“Pax Christi International and the others shepherding the CNI are working hard, involving people around the globe, on material that will have an influence on shaping Catholic Social Teaching on nonviolence, war and just peace,” Sr. Cebula said. For her, that was one of the takeaways from Vanaerschot’s talk at the Canticle in Clinton. Another one: “It’s important to use the term ‘nonviolence,’ understanding that it encompasses a wide range of methods.”
Clinton Franciscans have been educating the public about active nonviolence for years, especially through the Franciscan Peace Center. “Our efforts are often focused at the local, regional or national level. We try to use nonviolent methods and explore with others the meaning of nonviolence,” Sr. Cebula said. “We are grateful that this effort (CNI) to recommit to the centrality of Gospel nonviolence is emerging at this time and are blessed to be able to be a part of and support this significant global effort.”
The pope is interested
During the past 18 months, Pax Christi International organized five roundtable discussions online with an international group of theologians, clergy, religious, peace protestors and others on nonviolence. They hope Pope Francis will be inspired by the material disseminated from those discussions to write an encyclical on nonviolence. “We know the pope is interested in this subject,” Vanaerschot said. “There is an open door with the pope. He needs a lot of support. Not everybody believes in it.”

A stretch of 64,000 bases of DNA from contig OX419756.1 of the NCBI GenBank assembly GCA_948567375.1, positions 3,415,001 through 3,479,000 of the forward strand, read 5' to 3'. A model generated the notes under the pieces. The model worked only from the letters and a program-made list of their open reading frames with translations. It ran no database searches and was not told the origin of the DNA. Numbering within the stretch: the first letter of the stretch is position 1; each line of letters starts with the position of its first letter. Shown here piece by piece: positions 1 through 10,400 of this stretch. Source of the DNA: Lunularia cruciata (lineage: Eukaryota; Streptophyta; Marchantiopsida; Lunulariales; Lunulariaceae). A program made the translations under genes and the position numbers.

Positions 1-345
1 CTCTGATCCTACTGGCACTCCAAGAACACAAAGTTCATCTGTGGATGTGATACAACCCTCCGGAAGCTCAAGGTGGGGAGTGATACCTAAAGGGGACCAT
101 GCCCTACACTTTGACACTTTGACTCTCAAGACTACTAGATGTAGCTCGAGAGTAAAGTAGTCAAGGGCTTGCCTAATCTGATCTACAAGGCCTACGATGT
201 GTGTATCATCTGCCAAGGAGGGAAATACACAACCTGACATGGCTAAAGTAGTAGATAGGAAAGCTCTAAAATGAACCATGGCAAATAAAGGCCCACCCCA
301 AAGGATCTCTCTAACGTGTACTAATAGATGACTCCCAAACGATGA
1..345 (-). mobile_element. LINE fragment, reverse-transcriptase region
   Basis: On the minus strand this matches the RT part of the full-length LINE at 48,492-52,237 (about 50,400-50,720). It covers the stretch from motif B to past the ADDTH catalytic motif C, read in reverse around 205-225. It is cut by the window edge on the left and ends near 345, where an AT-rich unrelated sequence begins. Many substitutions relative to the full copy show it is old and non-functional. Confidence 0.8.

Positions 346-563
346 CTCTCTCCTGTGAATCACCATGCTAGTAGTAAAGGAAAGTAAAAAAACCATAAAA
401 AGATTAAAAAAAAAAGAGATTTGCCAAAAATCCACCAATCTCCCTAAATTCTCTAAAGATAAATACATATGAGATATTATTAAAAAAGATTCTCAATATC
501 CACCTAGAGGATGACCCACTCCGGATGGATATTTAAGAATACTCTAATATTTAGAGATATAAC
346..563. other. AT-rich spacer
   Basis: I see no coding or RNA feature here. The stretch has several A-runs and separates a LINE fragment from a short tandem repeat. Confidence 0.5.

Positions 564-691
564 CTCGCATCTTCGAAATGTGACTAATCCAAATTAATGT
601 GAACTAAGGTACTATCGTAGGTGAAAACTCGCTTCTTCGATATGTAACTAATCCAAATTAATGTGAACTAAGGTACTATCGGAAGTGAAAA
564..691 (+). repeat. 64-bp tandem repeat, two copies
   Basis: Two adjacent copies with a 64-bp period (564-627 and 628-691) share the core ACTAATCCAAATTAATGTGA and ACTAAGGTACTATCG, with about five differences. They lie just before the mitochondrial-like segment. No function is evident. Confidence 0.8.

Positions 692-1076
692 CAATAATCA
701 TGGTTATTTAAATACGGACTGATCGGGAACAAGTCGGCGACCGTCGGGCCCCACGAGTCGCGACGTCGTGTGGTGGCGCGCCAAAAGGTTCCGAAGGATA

She was especially encouraged by the pope’s 2017 World Day of Peace message, with its theme of “Nonviolence: a style of politics for peace.” In that message, he said:
“… I ask God to help all of us to cultivate nonviolence in our most personal thoughts and values. May charity and nonviolence govern how we treat each other as individuals, within society and in international life. When victims of violence are able to resist the temptation to retaliate, they become the most credible promoters of nonviolent peacemaking. In the most local and ordinary situations and in the international order, may nonviolence become the hallmark of our decisions, our relationships and our actions, and indeed of political life in all its forms.”